This post is the fifth in a six-part series taken from the article by Keith Wassung entitled “Diabetes and Chiropractic”.  This series focuses on diabetes as a disease,  treatments for diabetes, and the ways chiropractic care can help.  The previous post highlighted the connection between the body’s central nervous system and metabolism. This week’s post explains how the spinal cord and nerve interference can play a role in metabolic problems like diabetes.

Part 5: Spinal Cord and Nerve Interference

Cross section of spinal cord and spinal nervesThe spinal cord is both a cable and a switchboard. As a cable, it connects the brain with the rest of the nerves in the body. As a switchboard, it coordinates muscle movements, reflexes and other activities under its direct control.

The spinal cord is a direct extension of the brain, composed of the same kind of nerve cells, fibers and supporting glial cells as those of the brain.

 

Illustration of the upper half of a skeleton from the rear

The spinal cord is composed of 24 individual vertebra, stacked on top of one another. The spine is straight when viewed from the front or the rear. When viewed from the side, it forms a series of geometric curves or arcs. This arrangement of spinal curves is much stronger than a more rigid straight column.

When the spine is in its optimal structural position, the nervous system pathways are protected, and the integrity of nerve impulses traveling to and from the brain at an optimum level. This is when the nervous system can best achieve homeostasis and maintains its metabolism.

Because the vertebrae are moveable, they are also susceptible to various stresses and forces, which can cause them to lose their proper position. This condition is called a vertebral subluxation.

 

Subluxations interfere with the normal flow of nerve impulses and can cause an increase or decrease of nerve activity.

 

diagram of a vertebra and spinal column structuresThis is why metabolic disorders are often related to imbalances in the endocrine system

Vertebral subluxations may be referred to or described in scientific literature by a variety of names including: spinal lesions, nerve dysfunction, nerve impingement, axillary nerve dysfunction, sciatica, dystrophic axon disorder, double crush phenomena, neuritis, dysponesis, neuropathy, nerve entrapment, as well many others.

Spinal nerve interference has been documented by leading scientific researchers to be a contributing factor of endocrine and metabolic disorders including diabetes.

 

“Lesions of the hypothalamic input region may produce a variety of symptoms, including diabetes, obesity, sexual dystrophy, and loss of thermal control.” 1

Correlative Neuroanatomy & Functional Neurology

 

Picture of an MRI technician reviewing an image of a brain“Research at the Still Institute showed that spinal lesions resulted in pathological changes in the blood, urine, and tissue fluids. Spinal lesions of the atlas & axis (C1 & C2) were associated with abnormal function of the pituitary gland, resulting in abnormal hormone secretions.” 2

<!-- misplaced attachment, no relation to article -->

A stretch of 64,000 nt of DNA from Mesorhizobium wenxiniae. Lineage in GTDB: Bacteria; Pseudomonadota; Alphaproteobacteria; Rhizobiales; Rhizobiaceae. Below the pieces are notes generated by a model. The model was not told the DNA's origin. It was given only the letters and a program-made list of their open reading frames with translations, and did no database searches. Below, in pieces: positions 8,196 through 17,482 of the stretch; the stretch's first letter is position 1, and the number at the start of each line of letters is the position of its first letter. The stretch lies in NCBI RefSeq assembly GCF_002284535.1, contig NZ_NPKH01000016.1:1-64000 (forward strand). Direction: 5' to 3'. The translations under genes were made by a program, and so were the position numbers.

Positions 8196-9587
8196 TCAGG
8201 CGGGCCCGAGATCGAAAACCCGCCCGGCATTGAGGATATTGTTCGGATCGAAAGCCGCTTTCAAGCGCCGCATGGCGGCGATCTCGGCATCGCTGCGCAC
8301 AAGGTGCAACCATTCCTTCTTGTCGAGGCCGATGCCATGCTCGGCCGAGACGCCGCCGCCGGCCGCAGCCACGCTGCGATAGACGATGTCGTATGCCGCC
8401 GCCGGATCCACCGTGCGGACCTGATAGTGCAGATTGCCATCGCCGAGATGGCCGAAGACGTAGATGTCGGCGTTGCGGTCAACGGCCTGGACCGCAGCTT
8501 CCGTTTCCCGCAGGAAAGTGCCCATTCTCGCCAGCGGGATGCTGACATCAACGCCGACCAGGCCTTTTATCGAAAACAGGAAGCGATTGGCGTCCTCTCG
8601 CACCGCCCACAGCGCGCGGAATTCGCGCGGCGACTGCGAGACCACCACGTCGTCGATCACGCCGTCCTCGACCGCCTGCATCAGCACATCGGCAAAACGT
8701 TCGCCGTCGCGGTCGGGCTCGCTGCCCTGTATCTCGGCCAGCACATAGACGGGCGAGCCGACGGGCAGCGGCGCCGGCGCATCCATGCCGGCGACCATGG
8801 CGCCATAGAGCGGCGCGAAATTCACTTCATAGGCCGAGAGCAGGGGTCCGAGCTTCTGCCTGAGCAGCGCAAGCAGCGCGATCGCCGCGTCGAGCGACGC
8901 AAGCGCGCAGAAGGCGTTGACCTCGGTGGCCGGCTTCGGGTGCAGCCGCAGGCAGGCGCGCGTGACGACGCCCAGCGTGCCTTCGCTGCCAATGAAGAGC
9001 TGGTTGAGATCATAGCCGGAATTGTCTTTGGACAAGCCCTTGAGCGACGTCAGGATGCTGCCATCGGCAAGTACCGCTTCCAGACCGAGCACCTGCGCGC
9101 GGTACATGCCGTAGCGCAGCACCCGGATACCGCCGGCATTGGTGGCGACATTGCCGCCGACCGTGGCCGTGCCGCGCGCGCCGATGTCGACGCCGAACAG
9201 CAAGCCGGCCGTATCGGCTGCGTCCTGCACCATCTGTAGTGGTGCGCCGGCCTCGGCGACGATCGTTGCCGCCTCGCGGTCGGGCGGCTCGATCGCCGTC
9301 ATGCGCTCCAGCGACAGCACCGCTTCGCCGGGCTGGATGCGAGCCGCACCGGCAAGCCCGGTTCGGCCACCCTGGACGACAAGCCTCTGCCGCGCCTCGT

Still Research Institute

 

“Hyper functional or Hypo functional neurons along a neural chain prevent normal nerve transmission causing disturbances in the homeostasis of the cells, tissue, and organs.” 3

Dr. T.N Lee, Academy of Pain Research

 

Diagram of the spinal cord

 

Nerves branch at specific levels of the spinal column, thus dysfunction of visceral organs may be associated with spinal nerve dysfunction at certain branches or levels of the spine. Because of compensation, the primary level of spinal somatic dysfunction may be at a level different from the level of the nerve root innervating the dysfunctional organ or system.” 4

U.S. Medicare Policy

 

 

Skeleton showing inside of a man's silhouette

 

“Abnormalities of central afferent and efferent pathways have been revealed by evoked potential studies in diabetic patients. Central nervous system abnormalities are more frequent in patients with peripheral neuropathy, but evoked potential can be abnormal even in patients without neuropathy.” 5

Clinical Neuroscience

 

 

 

“A study of 46 insulin-dependent patients, who had had no indication of neurological pain, was compared with 46 age-matched control subjects. Spinal somatosensory evoked potentials were recorded from various segments of the spine. The study revealed that patients with juvenile diabetes without clinical evidence of neuropathy can have defects in spinal afferent transmission.” 6

Annals of Neurology

 

picture of hands shown using a diabetes testing pen

Oral glucose tolerance testing was performed on 201 subjects with spinal cord trauma. The dependent variables included the values from the oral glucose tolerance test, (glucose, insulin) and diagnostic classification (i.e. Diabetes Mellitus) along with impaired glucose tolerance. The study concluded that patients with the greatest levels of neurological deficit have increased risk of developing disorders of the metabolism. 7

SPINAL CORD

 

 

References
  1. Chusid, J. Correlative Neuroanatomy & Functional Neurology, 18th edition, Lange Medical Publications, 1982
  2. Lee, T “Thalamic Neuron Theory” Medical Hypothesis 1994, 43 285-302
  3. Leach, R. The Chiropractic Theories, p. 132 Williams & Wilkins, Baltimore, 1986
  4. .U.S. Medicare Medical Policy, Oct. 1997
  5. .Comi, G. “Evoked potentials in diabetes mellitus” Clinical Neuroscience, 1997;4(6):374-9
  6. Cracco J, “Spinal somasensatory evoked potentials in juvenile diabetes” Annuals of Neurology, Jan;15(1)55-8
  7. Bauman, W. “The effect of residual neurological deficit on oral glucose tolerance in persons with chronic spinal cordinjury” Spinal Cord, 1999 Nov;37(11):765-71